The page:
And that about covers it. As is clear, after these nearly 4,500-ish words, those being a revision of a nearly 2,000-word email, the qualities of Mastodon hold a lot of promise and appeal to me. I spend a lot of time online, and I don’t do so alone. I joke regularly that Facebook is where I realize how little I have in common with my friends, while Twitter is where I realize how much I have in common with people I don’t know. I’m not sure where Mastodon fits in that formulation, and I’m slowly sorting out that a whole new formulation may be required.

A lot of my online imagination is tied up in the Disquiet Junto, an online community I’ve moderated since 2012, and it was preceded by a half decade spent organizing online collaborations between musicians. The Junto isn’t a “place,” not even a virtual one in the sense we think of virtual places currently. It exists on numerous platforms, key among them: SoundCloud, Slack, Twitter, and, the latter an instance of Discourse, another online discussion platform. (This platform diaspora, so to speak, largely occurred following the suddenness with which SoundCloud, many years ago, removed its “groups” functionality.) Using Mastodon has helped me understand how that current constellation of online Junto locales may not be truly “federated.” Part of me wonders if a Disquiet Junto instance of Mastodon might be worth pursuing, but right now the onboarding process (both practical and conceptual) is too arduous. I want the Junto to be welcoming, and Mastodon isn’t welcoming — at least not enough, and at least not yet.

Both through speculative interest and practical application, online networks are where I spend a lot of time. Six years into its existence, Mastodon registers as a potentially important step forward. Perhaps some service other than Mastodon will have eventual widespread, ubiquity-equivalent success with this “federated” model. Perhaps some even more autonomous identity — closer to an email address or phone number — will arise in the process. (This lengthy post is not in any way comprehensive, but if a lingering question is “Would it help to have more than one Mastodon account?” then the answer may relate to the question “Do you need more than one phone number?” Not everyone does, but there are work and life circumstances when it may be useful, and even necessary.) Perhaps the internet will achieve something even more “decentralized” than a “merely” “federated” model — which is to say, a situation in which no one need “join” a server, and can simply participate (one hedge would be a groundswell, I imagine, of usage such that everyone has their own individual Mastodon instance, but that feels more like a hack than an intentional system).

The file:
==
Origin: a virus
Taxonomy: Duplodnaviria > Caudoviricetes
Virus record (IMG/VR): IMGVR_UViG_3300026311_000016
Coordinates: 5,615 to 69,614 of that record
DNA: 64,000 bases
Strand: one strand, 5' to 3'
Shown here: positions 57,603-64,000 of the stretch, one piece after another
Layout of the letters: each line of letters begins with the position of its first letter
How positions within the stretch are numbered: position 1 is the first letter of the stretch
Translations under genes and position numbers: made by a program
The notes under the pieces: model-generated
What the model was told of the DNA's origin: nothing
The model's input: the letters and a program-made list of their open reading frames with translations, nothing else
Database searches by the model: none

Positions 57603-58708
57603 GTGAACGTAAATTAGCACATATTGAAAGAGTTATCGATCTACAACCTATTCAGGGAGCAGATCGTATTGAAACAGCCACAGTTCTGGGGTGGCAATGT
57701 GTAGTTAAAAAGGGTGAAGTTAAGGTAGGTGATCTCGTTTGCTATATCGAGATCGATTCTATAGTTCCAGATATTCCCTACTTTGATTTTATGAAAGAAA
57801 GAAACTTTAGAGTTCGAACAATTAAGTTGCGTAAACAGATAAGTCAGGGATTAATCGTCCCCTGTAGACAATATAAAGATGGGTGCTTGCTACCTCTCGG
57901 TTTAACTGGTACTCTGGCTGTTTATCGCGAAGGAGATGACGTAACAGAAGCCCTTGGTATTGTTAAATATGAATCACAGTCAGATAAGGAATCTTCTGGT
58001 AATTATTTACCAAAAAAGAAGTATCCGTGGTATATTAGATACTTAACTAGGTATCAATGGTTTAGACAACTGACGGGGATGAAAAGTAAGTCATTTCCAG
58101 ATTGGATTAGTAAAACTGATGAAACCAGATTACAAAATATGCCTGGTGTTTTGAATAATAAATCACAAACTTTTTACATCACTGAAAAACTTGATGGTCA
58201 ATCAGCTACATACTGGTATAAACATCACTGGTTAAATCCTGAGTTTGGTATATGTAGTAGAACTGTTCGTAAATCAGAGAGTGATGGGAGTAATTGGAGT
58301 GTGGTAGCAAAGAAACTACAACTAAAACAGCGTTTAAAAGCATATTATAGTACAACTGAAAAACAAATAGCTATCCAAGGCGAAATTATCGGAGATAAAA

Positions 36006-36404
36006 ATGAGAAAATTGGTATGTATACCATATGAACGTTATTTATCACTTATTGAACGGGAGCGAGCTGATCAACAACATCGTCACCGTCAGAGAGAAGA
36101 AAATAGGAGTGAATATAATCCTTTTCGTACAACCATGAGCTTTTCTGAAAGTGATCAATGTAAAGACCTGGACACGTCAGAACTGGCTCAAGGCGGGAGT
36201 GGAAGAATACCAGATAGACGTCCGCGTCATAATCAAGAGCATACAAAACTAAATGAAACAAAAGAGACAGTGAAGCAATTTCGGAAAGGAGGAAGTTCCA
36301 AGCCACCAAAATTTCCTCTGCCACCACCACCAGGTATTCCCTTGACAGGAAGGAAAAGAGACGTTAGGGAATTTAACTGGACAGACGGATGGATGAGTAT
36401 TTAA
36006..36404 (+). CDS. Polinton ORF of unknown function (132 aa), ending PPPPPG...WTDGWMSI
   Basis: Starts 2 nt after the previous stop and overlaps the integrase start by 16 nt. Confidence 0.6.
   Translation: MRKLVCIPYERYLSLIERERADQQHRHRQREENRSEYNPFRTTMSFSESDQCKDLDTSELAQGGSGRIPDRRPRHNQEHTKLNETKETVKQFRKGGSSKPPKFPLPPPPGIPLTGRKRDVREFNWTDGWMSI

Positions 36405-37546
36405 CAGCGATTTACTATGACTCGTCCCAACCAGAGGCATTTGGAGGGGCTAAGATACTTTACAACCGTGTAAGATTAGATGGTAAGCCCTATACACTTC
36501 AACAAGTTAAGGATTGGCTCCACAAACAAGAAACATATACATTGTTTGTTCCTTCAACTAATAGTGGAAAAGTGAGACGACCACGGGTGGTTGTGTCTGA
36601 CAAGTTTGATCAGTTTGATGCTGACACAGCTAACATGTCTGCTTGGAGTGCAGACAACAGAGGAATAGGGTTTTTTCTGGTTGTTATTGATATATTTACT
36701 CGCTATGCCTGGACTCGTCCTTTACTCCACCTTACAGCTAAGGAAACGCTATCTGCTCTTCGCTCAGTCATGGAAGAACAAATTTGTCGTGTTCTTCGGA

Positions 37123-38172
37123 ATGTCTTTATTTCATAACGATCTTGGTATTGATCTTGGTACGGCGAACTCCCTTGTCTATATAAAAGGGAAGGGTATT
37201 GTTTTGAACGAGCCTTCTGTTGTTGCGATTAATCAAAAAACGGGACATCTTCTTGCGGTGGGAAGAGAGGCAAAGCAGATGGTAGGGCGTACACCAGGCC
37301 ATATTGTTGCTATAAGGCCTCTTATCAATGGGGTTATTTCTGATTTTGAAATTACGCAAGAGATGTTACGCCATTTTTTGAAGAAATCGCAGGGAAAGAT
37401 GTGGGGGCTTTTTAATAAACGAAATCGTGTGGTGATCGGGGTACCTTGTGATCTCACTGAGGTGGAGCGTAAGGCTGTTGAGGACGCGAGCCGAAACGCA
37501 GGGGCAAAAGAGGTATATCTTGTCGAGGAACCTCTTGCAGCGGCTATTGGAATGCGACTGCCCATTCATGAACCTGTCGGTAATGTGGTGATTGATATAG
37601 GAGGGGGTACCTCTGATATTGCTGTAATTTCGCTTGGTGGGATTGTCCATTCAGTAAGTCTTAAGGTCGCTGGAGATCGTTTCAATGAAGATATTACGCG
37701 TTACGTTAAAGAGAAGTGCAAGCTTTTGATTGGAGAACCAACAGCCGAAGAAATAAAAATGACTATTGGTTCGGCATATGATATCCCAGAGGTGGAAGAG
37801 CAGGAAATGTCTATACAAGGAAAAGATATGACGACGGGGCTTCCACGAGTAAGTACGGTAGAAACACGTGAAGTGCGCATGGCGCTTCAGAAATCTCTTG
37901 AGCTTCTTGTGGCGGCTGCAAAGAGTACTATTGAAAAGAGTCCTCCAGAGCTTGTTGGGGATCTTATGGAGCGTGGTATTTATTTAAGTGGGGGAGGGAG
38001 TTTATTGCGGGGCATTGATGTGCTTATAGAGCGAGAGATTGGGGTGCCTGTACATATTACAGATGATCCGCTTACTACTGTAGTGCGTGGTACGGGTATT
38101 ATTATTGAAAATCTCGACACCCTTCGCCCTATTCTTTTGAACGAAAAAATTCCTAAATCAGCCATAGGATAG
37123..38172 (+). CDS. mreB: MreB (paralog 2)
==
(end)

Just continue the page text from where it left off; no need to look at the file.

No matter what comes in this regard, it will have been Mastodon that helped rewire my brain for such things. Rewiring can be a painful procedure, but it was worth the effort.

In any case, if you do join Mastodon, you can find me, at least for the time being, at:

Acknowledgements: Special thanks to Todd Elliott, Kamen Nedev, Matt Nish-Lapidus, C. Reider, and Jason Wehmhoener, among others, who helped me get on Mastodon, helped me sort out Mastodon, and/or read this at some stage of draft form, and to Bart Beaty for having asked the initial question via email. Any broken metaphors or just plain incorrect information is my fault alone.

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13 days ago
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Bad Map Projection: Madagascator

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The projection's north pole is in a small lake on the island of Mahé in the Seychelles, which is off the top of the map and larger than the rest of the Earth's land area combined.
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16 days ago
I kinda like it. I wonder if one could use tricks from the Dymaxion projection to reduce shape distortion of East Africa.
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The Expanding Job